MENA Tour

Rayhan Thomas is about to take his golf education to the next level

(Getty Images)

By Kent Gray
All going well, Rayhan Thomas will skip the opening day at golf’s ultimate finishing school. We’re not sure playing hooky on your first day as a freshman is the best way to impress the academic faculty at Oklahoma State University but suspect Cowboys men’s golf team head coach Alan Bratton won’t mind a jot.

August 19 is the beginning of the next step in Thomas’ thus far thoroughly impressive ascent to the sharp end of the professional game, the start of a four-year immersion in a celebrated collegiate program that has produced professionals the calibre of Rickie Fowler. August 19 is also the final day of the 119th U.S. Amateur Championship at Pinehurst Resort and Country Club. Reaching the 36-hole final in North Carolina is a long shot (Ed’s note: Thomas sadly opened with a 10-over-par 80) but be it fabled Pinehurst No.2 or famed OSU, Thomas can’t lose either way.

RELATED: Wu opens 119th U.S. Amateur with 65; Tough start for Thomas

A reconnaissance mission to Stillwater, Oklahoma earlier this year certainly has the MENA Tour trailblazer fizzing for his next chapter, one that already includes two professional titles and a runner-up finish in last year’s Asia Pacific Amateur Championship.

“The trip when I went over to OSU was just fantastic,” the 19-year-old Dubai-based Indian recalls. “I spent two days there. The coach picked me up and took me straight to the golf club, checked that out. A fantastic facility, met the whole [golf club] team, I mean they’ve got some set-up there – no wonder they’ve been the best team in college golf for such a long time.”

The club of which Thomas speaks in such glowing terms is Karsten Creek. If the name is familiar, that’s because the Tom Fazio design was named after the late Karsten Solheim, founder of Karsten Manufacturing, or as it is more commonly known PING.

The brainchild of former OSU golf coach and current OSU Athletic Director Mike Holder, Karsten Creek opened in 1994 and has been home to the OSU golf program for the past 20 years. With its slick greens and a layout rated among the toughest in the United States, it’s a perfect place for Thomas to hone his game. So too is the program Bratton oversees; when OSU won it’s 11th NCAA Division 1 men’s title in 2018, Bratton became the first Cowboy to win collegiate golf’s top title as a player, assistant coach and then coach.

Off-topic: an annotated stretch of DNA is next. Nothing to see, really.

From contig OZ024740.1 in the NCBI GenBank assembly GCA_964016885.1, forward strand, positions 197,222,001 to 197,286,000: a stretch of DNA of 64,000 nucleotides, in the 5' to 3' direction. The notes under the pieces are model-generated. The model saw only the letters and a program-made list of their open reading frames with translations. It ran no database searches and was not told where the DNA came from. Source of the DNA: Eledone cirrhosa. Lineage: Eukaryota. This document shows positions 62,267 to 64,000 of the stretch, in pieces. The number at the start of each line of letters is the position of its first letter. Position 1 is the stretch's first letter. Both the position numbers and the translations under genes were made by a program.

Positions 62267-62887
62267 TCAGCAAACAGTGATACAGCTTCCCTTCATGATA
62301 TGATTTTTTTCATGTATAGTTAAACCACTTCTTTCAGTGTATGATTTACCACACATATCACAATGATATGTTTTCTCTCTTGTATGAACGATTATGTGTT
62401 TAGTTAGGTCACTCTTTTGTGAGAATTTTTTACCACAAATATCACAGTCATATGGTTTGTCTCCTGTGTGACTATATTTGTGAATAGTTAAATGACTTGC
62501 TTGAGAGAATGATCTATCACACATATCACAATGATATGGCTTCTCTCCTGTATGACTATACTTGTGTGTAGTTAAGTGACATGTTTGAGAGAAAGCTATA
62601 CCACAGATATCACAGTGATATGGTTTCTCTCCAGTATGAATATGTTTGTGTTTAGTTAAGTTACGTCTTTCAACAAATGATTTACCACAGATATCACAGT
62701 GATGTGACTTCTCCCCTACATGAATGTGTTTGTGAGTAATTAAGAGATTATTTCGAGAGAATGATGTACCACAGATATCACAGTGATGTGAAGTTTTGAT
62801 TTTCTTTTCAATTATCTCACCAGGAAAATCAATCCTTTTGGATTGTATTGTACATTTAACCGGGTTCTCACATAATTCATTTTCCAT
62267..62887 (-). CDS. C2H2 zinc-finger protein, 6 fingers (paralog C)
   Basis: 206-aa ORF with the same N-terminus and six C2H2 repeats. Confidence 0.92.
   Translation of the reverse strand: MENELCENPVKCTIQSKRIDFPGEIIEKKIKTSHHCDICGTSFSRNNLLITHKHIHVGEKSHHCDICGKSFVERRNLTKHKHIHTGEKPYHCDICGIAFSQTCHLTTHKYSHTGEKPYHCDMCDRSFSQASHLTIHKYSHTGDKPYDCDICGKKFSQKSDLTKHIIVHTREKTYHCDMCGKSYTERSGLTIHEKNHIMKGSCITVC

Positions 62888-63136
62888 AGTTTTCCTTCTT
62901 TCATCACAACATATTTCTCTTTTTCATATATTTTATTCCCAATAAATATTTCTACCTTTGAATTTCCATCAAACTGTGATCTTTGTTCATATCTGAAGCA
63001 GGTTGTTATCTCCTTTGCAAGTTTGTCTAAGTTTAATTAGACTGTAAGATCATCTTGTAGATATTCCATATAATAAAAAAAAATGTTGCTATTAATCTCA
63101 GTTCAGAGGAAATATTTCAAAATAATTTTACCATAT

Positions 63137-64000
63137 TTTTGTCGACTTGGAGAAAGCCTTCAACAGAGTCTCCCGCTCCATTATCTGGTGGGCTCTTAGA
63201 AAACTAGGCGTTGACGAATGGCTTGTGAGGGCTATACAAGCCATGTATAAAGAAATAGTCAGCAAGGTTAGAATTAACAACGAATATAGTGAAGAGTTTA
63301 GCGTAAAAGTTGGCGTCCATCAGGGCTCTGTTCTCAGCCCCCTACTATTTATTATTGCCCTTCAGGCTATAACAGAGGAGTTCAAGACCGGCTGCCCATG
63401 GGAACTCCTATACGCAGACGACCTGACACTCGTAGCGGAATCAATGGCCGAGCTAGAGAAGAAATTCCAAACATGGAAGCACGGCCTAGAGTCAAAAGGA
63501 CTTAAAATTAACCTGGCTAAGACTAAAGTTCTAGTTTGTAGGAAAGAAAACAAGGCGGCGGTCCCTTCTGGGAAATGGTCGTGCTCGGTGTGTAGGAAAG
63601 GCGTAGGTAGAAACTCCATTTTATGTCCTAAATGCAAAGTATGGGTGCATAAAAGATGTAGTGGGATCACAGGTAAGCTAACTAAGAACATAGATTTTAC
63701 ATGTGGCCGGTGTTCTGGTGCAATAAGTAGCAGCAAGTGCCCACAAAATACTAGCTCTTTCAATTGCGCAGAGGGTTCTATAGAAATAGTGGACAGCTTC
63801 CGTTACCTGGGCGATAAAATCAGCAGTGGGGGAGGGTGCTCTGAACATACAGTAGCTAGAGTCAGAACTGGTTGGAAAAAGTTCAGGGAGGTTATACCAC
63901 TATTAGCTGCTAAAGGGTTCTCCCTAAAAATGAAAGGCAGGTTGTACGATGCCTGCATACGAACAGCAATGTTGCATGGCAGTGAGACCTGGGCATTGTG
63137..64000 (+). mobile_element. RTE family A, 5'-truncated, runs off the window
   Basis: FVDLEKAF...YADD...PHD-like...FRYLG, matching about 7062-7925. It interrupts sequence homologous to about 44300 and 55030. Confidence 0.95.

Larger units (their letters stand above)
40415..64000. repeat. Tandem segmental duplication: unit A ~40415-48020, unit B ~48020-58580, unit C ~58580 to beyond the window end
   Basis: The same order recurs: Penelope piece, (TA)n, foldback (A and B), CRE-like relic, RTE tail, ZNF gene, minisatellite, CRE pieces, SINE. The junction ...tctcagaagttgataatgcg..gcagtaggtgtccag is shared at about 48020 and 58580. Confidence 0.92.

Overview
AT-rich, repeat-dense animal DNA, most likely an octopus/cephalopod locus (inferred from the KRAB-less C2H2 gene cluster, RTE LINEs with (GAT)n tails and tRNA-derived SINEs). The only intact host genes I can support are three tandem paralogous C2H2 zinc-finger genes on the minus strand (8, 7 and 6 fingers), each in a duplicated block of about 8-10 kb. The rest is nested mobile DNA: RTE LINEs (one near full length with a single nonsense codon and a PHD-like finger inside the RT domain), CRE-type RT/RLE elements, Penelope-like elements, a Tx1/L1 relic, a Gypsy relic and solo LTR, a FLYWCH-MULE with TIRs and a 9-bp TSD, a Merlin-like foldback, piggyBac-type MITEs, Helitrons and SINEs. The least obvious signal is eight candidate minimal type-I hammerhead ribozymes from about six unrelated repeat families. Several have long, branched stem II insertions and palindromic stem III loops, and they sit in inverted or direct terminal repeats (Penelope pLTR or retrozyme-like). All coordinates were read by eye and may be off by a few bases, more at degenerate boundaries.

Karsten Creek G.C. has helped the OSU Cowboys become the country’s dominant NCAA Division 1 team

OSU was ousted in the semifinals by the Texas Longhorns in the most recent NCAA Div 1 Championship held in Arkansas in May. Thomas has been drafted in to help get the Cowboys back to where they belong (only the University of Houston with 16 has more NCAA golf titles) but making the five-man roster won’t be a cinch, even for a player ranked 14th in the latest World Amateur Golf Ranking. Quality and Oklahoma State go hand in golf glove; aside from PGA Tour fan-favourite Fowler, OSU’s alumni include Charles Howell III, Bob and Kevin Tway, Peter Uihlein, Hunter Mayhan, Bo Van Pelt, Scott Verplank, Morgan Hoffmann, Alex Noren and 1998 Open Championship runner-up Brian Watts. More recently, Viktor Hovland won the 2018 U.S. Amateur and finished low amateur in this year’s U.S. Open while Matthew Wolff kicked on from winning the NCAA individual crown by clinching his first PGA Tour title at last month’s 3M Open. The win was historic with Wolff becoming just the third player after Ben Crenshaw and Tiger Woods to win the NCAA title and a PGA Tour title in the same year.